Mike Rowbottom: Beckham and Farah – everyday tales of athletes and celebrity
Saturday, 30 June 2012
Speaking to the former England football captain last month in Athens, where he joined the official British party during the handing over and transfer of the Olympic Torch, it was obvious how desperate he was to get the nod from the Team GB coach, Stuart Pearce, who had travelled out to the United States a few weeks earlier to watch him playing for LA Galaxy.
When I asked him if Pearce had caught him on a good day, the response betrayed more than a trace of anxiety. "He could have caught me on a better day," Beckham replied with a rueful smile. "He obviously could have caught me on a worse day. For the team it was a bad day. But he knows what my fitness is like, he knows what my passion is like as well, so – we'll see..."
And now Beckham (pictured below) knows. At 37, he will be representing his country at the London Olympics as an ambassador, rather than a wide-right player of immense guile and experience. With, who knows, perhaps one other beacon of hope?
Beckham's response to the unofficial news that he will not be one of the three players over the age of 23 allowed in the 18-man squad – "Naturally I am very disappointed, but there will be no bigger supporter of the team than me" – has been measured and dignified. And run through a classic PR process. Other reports have described the former Manchester United and Real Madrid star as being "devastated".
The decision, it is fair to say, has been greeted with widespread surprise and dismay. For some reason it put me in mind of the IOC session in Copenhagen in 2009 when the voting took place to select the host nation of the 2016 Olympics. President Obama and the First Lady had travelled to Denmark and espoused the cause of Chicago with persuasive force – only for the US candidate to be bombed out in the first round of voting, to a huge gasp in the Bella Conference Centre auditorium.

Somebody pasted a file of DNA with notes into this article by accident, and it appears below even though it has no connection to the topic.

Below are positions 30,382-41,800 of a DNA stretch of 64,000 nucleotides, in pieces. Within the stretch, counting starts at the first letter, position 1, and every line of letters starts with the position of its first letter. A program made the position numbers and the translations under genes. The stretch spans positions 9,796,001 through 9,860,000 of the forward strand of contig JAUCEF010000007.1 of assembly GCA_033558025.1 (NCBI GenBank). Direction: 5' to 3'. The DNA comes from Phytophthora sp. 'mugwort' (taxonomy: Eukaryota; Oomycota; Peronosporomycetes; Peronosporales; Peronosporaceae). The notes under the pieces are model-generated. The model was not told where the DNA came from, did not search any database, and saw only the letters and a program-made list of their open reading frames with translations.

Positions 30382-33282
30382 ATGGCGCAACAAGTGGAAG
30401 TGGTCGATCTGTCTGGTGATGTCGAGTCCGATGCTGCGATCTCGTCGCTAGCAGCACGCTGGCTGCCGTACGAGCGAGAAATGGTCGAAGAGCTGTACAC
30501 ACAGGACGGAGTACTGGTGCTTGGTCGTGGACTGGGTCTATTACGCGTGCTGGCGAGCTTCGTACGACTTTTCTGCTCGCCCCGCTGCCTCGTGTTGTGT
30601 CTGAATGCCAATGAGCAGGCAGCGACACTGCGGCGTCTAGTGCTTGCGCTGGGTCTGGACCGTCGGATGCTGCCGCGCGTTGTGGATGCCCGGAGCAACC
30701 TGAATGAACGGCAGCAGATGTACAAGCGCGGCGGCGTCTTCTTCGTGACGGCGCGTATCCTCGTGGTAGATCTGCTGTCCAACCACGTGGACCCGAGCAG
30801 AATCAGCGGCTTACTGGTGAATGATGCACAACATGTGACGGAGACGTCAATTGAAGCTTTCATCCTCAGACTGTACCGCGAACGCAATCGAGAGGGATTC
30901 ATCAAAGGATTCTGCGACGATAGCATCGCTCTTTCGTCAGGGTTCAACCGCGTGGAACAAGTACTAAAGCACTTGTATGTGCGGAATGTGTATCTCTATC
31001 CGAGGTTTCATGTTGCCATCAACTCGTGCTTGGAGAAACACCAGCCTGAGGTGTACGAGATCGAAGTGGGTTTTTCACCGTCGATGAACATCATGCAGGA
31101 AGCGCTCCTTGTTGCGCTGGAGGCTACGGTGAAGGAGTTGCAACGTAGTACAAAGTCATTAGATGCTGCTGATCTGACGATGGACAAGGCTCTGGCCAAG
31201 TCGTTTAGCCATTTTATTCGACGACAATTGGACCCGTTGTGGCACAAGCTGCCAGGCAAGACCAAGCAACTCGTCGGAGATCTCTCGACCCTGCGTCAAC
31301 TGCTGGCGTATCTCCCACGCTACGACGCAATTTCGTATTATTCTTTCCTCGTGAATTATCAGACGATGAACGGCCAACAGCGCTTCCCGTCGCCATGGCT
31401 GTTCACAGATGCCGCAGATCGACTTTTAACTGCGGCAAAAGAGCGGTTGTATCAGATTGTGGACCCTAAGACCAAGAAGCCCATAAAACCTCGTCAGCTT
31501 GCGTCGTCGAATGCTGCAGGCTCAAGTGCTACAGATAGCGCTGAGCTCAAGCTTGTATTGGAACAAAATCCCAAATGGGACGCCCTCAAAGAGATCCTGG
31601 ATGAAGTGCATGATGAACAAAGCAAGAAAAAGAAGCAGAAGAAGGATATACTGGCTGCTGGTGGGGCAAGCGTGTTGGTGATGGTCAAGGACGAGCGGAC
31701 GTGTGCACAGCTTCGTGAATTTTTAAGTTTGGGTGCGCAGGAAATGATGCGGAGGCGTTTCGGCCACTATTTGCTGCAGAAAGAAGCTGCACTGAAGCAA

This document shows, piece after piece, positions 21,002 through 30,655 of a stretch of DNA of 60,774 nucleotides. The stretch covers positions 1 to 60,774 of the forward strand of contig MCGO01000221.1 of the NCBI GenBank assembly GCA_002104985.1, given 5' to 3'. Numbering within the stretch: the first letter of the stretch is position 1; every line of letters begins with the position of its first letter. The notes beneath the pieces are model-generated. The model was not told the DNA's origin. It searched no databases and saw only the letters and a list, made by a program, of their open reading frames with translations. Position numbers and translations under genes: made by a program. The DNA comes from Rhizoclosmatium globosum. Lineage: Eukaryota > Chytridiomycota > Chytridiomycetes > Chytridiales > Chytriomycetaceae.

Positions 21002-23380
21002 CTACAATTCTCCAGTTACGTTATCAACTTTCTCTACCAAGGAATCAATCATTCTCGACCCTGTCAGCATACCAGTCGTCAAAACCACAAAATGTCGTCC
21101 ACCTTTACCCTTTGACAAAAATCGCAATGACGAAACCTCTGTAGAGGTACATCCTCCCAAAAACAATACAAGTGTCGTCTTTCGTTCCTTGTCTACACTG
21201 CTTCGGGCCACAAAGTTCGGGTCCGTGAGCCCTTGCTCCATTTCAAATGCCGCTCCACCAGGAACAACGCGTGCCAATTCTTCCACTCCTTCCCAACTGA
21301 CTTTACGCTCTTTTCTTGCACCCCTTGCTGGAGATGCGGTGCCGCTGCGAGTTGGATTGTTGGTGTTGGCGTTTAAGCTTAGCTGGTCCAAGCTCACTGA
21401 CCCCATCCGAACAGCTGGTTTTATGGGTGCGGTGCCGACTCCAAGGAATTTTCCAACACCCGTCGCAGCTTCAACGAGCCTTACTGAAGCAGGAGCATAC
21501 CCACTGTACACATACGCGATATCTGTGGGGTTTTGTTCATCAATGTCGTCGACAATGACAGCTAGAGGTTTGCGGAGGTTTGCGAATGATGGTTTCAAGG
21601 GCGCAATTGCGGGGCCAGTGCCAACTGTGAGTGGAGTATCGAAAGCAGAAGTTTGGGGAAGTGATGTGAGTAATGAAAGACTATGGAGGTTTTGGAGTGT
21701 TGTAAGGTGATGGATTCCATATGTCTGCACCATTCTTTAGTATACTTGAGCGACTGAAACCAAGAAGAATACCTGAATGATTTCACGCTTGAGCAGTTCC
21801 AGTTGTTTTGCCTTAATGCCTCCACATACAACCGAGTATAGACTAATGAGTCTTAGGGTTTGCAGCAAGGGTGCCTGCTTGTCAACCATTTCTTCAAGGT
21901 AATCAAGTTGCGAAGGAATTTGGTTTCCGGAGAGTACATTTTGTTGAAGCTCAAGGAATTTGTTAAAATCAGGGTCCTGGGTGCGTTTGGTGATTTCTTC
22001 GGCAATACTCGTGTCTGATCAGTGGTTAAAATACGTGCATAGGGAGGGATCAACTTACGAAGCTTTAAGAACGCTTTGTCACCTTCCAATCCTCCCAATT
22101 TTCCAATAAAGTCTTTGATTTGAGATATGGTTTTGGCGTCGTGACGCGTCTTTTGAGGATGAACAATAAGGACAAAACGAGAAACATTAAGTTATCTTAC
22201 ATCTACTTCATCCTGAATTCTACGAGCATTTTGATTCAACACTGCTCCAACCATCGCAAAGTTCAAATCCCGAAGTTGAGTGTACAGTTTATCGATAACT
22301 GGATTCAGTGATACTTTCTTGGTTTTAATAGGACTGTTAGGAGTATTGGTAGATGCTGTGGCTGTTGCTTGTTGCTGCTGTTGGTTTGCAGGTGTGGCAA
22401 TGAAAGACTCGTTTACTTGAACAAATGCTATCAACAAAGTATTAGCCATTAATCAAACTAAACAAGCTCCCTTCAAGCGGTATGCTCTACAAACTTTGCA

Many have argued, and do argue, that Beckham has never performed for his country as he has for his clubs. That, I think, is unfair. The truth is, his clubs have usually operated far better as teams than England has in recent years. His last-gasp equaliser against Greece in October 2001, which earned England's qualification for the 2002 World Cup finals, was probably his most telling contribution to the national cause and no more than a fitting emblem of his enduring commitment to the cause on that important day.
But more than a decade on, the case for Beckham's inclusion in the British team for the London Olympics has been inextricably linked with a debate about the basis on which he might be picked – would it be as a player or as an iconic brand?
When that question was raised with Beckham in Athens, with the word "glamour" also being inserted, it earned a swift and pretty cross response.
"I've always found that question a little bit disrespectful," Beckham said. "I don't want to be picked on a shirt sale or as a stadium-filler. I want to be picked on what I can bring to the team. It's what happened throughout my career and I don't want that to change."
On that basis, he cannot really complain – especially if, as has been reported, it came down to a decision between playing him or his old Manchester United colleague Ryan Giggs, who missed out on collecting a 13th Premier League winners' medal this year by a matter of goal difference.